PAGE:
Civic Science Sparks With … The Aspen Institute and Coda Societies

February 24, 2022

What do an interdisciplinary behavioral scientist turned Civic Science Fellow, a developmental biologist/ physicist/historian turned science and democracy advocate, and a concert pianist turned public administration and social innovation leader have in common? They represent the possibilities that emerge when people with diverse backgrounds and common goals come together. 

As part of her Civic Science Fellows program fellowship—supported by the Rita Allen Foundation and Lyda Hill Philanthropies—Jylana L. Sheats is co-designing and co-managing the Our Future is Science initiative with close collaborators Aaron Mertz, Host Partner and Director of the Science & Society Program at the Aspen Institute, and Garance Choko, Founder and CEO of Coda Societies. The goal of Our Future Is Science is to spark passion, confidence, and curiosity about science for high-school-aged Black, Indigenous, and BIPOC communities. Connecting science and social justice, the project brings together young people to explore how “science is everywhere” in their lives and the issues they care about, and how they can use science to build the worlds they want to see. Together, Jylana, Aaron, and Garance have already launched a Mentors Program, a Scholars Program, and a communication campaign and toolkit in the Our Future is Science initiative, and we can’t wait to see what the future brings next for their work.

Rita Allen Foundation President and CEO Elizabeth Christopherson reached out to Jylana, Aaron, and Garance to learn more from their motivations and advice building collaborative civic science work.

Elizabeth Christopherson, President and CEO, Rita Allen Foundation: How would you describe yourself to the network?

Jylana L. Sheats: Great question. I am an applied behavior scientist with deep expertise in health behavior change and intervention design. Over the last two decades I’ve leveraged my education and experience to work with individuals and communities to identify and solve problems and address the range of factors (form a social-ecological perspective) influencing health and wellbeing. In recent years I’ve applied my expertise in new ways— moving beyond solely focusing on health behaviors (e.g., voting behavior, racial drivers of the criminal justice system, antiracism, social justice, diversity in STEAM (Science Technology Engineer, Arts and Math). Because I have a penchant for drawing connections, I know that everything I do eventually leads back to health and wellbeing. So, it’s exciting to be in a position to lead and work collaboratively to create solutions for individuals, communities and systems. I’ve used best practices and lessons learned from across sectors and personal experiences to design a career that enables me to work in spaces that I am passionate about; and simultaneously share insights with young people and scholars through teaching and mentorship.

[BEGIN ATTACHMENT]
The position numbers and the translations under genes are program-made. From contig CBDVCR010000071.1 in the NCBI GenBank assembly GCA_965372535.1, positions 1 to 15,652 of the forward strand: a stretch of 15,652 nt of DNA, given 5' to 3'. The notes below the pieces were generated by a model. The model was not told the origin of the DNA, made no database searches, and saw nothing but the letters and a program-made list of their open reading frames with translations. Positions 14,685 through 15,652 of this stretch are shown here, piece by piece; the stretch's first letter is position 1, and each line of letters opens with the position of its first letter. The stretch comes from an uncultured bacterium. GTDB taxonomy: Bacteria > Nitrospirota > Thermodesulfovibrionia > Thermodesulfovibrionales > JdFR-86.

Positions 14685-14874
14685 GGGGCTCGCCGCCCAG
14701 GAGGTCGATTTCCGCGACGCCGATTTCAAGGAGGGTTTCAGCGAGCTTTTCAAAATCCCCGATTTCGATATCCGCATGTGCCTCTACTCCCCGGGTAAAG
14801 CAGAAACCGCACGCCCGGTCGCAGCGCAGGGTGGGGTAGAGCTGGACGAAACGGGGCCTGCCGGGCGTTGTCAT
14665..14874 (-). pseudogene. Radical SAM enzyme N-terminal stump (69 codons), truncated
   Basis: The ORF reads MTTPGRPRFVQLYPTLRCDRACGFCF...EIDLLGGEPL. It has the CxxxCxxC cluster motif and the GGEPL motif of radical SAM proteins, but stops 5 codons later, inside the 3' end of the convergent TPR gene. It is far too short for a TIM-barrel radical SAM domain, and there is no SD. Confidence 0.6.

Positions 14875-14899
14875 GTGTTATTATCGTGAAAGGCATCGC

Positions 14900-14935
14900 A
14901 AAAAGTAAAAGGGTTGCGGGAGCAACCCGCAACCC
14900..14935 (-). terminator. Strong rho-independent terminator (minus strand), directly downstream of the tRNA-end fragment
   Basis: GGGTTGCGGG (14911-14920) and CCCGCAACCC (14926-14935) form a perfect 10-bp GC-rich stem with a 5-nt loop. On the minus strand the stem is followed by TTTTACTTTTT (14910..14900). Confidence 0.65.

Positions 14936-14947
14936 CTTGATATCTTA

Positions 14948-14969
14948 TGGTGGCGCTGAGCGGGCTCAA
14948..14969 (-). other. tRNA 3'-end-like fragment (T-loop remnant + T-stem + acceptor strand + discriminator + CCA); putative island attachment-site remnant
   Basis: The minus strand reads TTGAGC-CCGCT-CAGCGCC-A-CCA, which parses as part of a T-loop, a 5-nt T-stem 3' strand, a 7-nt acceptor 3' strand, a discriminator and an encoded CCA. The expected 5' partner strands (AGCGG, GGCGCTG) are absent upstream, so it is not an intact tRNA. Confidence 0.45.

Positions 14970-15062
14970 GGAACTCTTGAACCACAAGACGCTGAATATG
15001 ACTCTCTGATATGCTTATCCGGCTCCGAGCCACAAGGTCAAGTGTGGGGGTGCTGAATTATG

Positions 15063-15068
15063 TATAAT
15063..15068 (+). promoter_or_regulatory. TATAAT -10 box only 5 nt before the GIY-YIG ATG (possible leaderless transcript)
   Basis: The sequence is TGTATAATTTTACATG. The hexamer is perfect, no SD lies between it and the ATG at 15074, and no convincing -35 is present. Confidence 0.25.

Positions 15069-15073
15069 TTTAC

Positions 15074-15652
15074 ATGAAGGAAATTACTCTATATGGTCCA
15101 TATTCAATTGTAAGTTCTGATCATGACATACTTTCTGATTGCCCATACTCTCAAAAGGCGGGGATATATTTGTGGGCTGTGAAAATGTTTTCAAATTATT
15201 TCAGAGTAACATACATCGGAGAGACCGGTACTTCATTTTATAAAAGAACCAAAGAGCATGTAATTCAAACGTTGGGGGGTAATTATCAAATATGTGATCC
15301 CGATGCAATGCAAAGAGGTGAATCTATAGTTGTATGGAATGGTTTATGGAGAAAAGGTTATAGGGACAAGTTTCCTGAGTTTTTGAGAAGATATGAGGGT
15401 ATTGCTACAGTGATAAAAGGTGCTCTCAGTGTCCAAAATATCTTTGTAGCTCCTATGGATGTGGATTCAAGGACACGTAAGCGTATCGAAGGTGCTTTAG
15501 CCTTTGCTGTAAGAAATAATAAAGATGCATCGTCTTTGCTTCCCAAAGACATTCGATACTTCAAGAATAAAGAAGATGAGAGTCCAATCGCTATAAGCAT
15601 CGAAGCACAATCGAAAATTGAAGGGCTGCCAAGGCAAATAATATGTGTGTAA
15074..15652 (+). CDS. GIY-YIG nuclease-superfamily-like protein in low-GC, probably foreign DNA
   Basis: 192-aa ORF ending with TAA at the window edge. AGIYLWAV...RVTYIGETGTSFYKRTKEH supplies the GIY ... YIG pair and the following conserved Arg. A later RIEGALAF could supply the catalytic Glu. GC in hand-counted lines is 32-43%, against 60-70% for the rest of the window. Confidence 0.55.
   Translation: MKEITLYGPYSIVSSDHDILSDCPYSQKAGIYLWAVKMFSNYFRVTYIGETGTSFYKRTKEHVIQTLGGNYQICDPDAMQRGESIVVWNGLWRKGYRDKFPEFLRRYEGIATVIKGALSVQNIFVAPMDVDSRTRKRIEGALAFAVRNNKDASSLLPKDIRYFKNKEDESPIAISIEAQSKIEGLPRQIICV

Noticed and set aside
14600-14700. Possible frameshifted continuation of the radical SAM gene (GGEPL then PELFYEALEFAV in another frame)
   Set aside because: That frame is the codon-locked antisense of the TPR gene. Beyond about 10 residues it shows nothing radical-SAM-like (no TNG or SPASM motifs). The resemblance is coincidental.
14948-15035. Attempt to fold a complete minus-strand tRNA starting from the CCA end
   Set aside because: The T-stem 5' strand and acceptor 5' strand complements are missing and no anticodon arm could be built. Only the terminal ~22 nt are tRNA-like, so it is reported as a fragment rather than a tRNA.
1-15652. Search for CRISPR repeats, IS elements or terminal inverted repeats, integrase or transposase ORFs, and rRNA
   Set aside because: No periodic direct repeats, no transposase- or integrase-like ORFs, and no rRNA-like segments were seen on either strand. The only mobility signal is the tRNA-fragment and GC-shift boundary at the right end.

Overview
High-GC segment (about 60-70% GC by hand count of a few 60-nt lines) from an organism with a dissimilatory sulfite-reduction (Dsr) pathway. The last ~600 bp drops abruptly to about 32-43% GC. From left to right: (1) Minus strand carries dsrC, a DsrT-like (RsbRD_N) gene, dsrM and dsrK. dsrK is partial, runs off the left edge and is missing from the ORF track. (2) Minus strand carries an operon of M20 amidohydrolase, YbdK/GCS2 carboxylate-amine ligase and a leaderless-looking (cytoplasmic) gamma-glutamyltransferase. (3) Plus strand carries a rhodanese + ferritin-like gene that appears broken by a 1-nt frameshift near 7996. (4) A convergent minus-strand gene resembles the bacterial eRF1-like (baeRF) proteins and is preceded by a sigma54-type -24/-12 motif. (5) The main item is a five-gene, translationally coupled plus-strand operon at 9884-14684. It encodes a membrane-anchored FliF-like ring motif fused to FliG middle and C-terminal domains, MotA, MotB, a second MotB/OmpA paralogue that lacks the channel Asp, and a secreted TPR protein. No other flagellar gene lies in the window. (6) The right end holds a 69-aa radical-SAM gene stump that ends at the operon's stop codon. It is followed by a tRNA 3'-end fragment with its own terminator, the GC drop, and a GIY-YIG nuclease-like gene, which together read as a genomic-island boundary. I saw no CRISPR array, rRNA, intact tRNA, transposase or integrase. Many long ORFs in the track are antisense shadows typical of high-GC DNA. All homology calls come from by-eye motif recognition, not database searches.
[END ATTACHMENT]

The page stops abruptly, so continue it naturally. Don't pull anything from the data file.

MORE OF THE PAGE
Aaron Mertz: I’m a biophysicist by training and, three years ago, made the leap from academia to the nonprofit world when I founded the Aspen Institute Science & Society Program, with the mission to democratize science as a guiding force for public good.

Garance Choko: I am the founder and CEO of Coda Societies, a firm that helps countries and regions rethink their infrastructure, with a goal of equity.

EC: What inspires you to do the work you do?

Jylana: I am inspired by my mother and father. Growing up I saw them in STEAM careers, yet constantly engaged in the community and in service efforts. This was, and is, our way of life— and where my professional and personal worlds overlap. These early experiences have kept me grounded and manifests in how I engage, and work with, diverse groups. I also know that I am blessed to have had early-exposure to STEAM education and careers and then attended Spelman College, which further increased my overall confidence. So when I have to constantly counteract limitations and confidence-crushing messages that those in “power” put on Black and Brown students, it lets me know that I am in the spaces and positions I’m in for a reason. In times where I may experience discomfort, I remind myself that: 1) I am growing as a person; 2) true leadership means getting out of your comfort zone; and 3) there’s a rainbow after every storm.